Friday, January 8, 2016
Friday, December 18, 2015
If you would like to respond to the Mayor, please write him at
Office of the MayorLouis L. Redding City/County Building800 N. French StreetWilmington, Delaware 19801
Here's a sample letter:
Dear Mayor Williams:
Jewish tradition teaches us that we must not “stand idly by while your neighbor’s blood is shed” (Leviticus 19:16). In keeping with the insight of this teaching, and as a concerned citizen, I ask that you and the chief of police provide the information required for the state to begin releasing $1.5 million in funds that are available to expand foot patrol and vehicle policing in the city of Wilmington. I urge you to work with the state legislature, attorney-general and governor in making our beautiful city a place that is safe for all.
Name and address
Friday, November 27, 2015
A Hasidic story tells of a young man who presented his teacher with the gift of water from a spring. The teacher tasted it, smiled, and thanked the student for the sweet-tasting water. His assistant, however, tasted it and spat it out. “Why did you say it was sweet when it’s bitter?” he asked. “Ah,” said the teacher, “you only tasted the water. I tasted the gift.” (Hat tip to Rabbi Amy Scheinerman's Ten Minutes of Torah)Yesterday was a day to give thanks: thanks for what we have, for who we are, for where we are and what we do with our lives. To be sure, many of us have our challenges and struggles, but it is a moment to appreciate our gifts, whatever they may be. It is a moment to choose to be sated in our lives; to fulfill the words of Pirkei Avot: "Who is rich? The person who is satisfied with his portion." We see it reflected in our portion this week as well. Jacob, on his return home, has sent gift after gift with the intent of mollifying his brother Esau, who he imagines to still be in a rage, bent on his destruction. But when the brothers finally meet, Esau says simply, "I have enough".
The idea of 'enough' is a powerful one in our society--and on a day--of conspicuous consumption. There is a peace with 'enough', and even a joy. But let it be one we hold onto. Let's taste the gift, not just the water, and in that way, count ourselves always rich and blessed. And if we strive for more, let us strive for more opportunities to give Thanks, more opportunities to share it with others. Amen.
Tuesday, November 17, 2015
Jason Kramer is a senior in high school, a Kutz and Camp Harlam alumnus, out youth group president and an amazing teen leader. Recently he attended the URJ biennial with me and our Congregation Beth Emeth delegation. He shared this blog post on his experience.
I am a two time URJ Kutz Camp Alumni, President of my Temple Youth Group, BESTY, and have been to every single regional and North American NFTY made available to me. My entire focus at the time circulated around the youth. Engage the youth, get the youth to go to youth group events, get the youth to go to regional events, youth, youth, youth, youth. Although it was slightly overwhelming, I have never regretted any of this because I have been influenced tremendously by them. It is not because of the youth, though, that I was convinced to go to the URJ Biennial. It was because I was going to be treated as an equal.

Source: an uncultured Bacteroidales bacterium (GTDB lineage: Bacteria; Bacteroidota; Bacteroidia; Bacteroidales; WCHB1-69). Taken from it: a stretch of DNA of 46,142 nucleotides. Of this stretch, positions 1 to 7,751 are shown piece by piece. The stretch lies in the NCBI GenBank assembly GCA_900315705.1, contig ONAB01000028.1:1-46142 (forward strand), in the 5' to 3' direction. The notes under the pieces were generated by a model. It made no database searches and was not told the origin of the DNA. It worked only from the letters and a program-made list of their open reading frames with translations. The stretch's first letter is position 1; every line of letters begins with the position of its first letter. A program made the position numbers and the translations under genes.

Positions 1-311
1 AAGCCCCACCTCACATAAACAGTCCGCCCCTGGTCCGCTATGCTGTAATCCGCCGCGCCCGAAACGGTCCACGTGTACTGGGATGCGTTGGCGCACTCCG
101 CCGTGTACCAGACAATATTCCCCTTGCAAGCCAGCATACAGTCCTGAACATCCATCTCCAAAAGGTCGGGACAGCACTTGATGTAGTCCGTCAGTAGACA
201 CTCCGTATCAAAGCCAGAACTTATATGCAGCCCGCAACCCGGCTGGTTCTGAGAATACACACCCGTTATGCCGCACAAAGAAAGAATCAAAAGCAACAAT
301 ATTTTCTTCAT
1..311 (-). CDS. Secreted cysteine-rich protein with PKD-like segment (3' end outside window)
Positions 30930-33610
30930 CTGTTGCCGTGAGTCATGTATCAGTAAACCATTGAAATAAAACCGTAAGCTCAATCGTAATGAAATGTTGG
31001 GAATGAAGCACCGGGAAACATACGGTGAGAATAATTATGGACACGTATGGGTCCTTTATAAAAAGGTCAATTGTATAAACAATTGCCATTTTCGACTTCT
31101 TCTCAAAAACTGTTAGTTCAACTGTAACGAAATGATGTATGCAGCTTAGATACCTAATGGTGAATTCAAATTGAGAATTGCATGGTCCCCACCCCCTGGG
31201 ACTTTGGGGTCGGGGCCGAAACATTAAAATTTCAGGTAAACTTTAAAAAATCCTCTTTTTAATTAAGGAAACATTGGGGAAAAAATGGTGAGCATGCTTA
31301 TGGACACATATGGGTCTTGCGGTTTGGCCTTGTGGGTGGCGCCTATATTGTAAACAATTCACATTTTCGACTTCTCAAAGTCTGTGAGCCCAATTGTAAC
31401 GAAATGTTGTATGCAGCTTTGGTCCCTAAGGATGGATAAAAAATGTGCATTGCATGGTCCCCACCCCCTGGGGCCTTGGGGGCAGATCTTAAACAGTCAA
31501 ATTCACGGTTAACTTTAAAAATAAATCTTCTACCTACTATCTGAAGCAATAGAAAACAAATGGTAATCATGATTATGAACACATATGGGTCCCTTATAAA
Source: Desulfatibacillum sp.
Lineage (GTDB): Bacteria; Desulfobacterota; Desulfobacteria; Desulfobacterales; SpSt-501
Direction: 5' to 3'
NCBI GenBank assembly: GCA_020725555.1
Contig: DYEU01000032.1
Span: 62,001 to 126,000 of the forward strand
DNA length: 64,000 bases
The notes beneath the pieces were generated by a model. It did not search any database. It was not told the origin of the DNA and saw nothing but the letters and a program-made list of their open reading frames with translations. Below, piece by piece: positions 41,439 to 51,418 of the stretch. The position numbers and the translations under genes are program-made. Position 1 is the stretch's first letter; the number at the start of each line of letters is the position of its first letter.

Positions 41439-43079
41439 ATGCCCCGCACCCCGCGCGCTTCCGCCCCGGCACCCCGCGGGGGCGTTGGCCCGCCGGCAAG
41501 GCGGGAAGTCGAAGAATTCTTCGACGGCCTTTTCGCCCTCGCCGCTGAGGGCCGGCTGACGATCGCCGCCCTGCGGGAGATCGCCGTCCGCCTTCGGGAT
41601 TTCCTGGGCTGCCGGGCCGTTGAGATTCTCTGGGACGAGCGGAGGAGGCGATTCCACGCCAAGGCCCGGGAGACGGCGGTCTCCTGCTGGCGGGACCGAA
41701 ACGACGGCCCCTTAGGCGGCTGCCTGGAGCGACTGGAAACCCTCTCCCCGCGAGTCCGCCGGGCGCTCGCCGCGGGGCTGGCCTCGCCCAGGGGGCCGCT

The URJ Biennial is the most exciting five days in the reform Jewish movement. Over five thousand people came to Orlando, Florida to learn, pray, and interact with each other. Biennial is NOT a NFTY event. It is not planned by a regional board and it is not dominated by teens. We, the youth, made up about five percent of the participants at Biennial. While these all seem like put offs, these reasons are what made it so great.
Biennial had been a prevailing thought in my head since last may, when I was asked by my regional President if I would be attending. I had heard of it before and had looked into it enough to know that I would not financially be able to go, but not enough to read into what happened there. What I hadn’t realized was that the entire platform of the URJ was: Moving the Youth Forward. Literally, all of Biennial would be about ways to help the youth and increase our involvement in the URJ, not just NFTY. At the time though, I had a lot of other things on my mind and Biennial fell into the back of my head.
As the big week(end) grew closer, I started to hear questions from my friends. Would I go? Would I be there? I can’t wait to see you at Biennial! I began to do more research again. While looking for more information that might be able to convince my mom, I discovered there would be no NFTY track. There was no immediate focus on the youth (or so I thought). I knew Biennial was traditionally for adults, but in the past there had been a section for teens. Why they changed it this year was perplexing to me, but I accepted it and hoped that adults would see me as an equal not a subordinate because of my age.
During BESTY’s first youth group board meeting of the year, I started talking to my Rabbi about Biennial. Right then and there he made everything clear. Biennial this year had no aim at the teens because the Biennial Committee wanted us, the teens, to be more engaged with the greater community. No longer were we to be isolated from the adults who could learn from a new generation, and we to learn from their life experience. No longer would we truly be treated like teens, but like adults who had something valuable to offer.
This is why I ended up going to Biennial. Because as a teen, I had the same opportunities as everyone else to learn, talk, and be a part of something bigger than NFTY. I was a part of the URJ.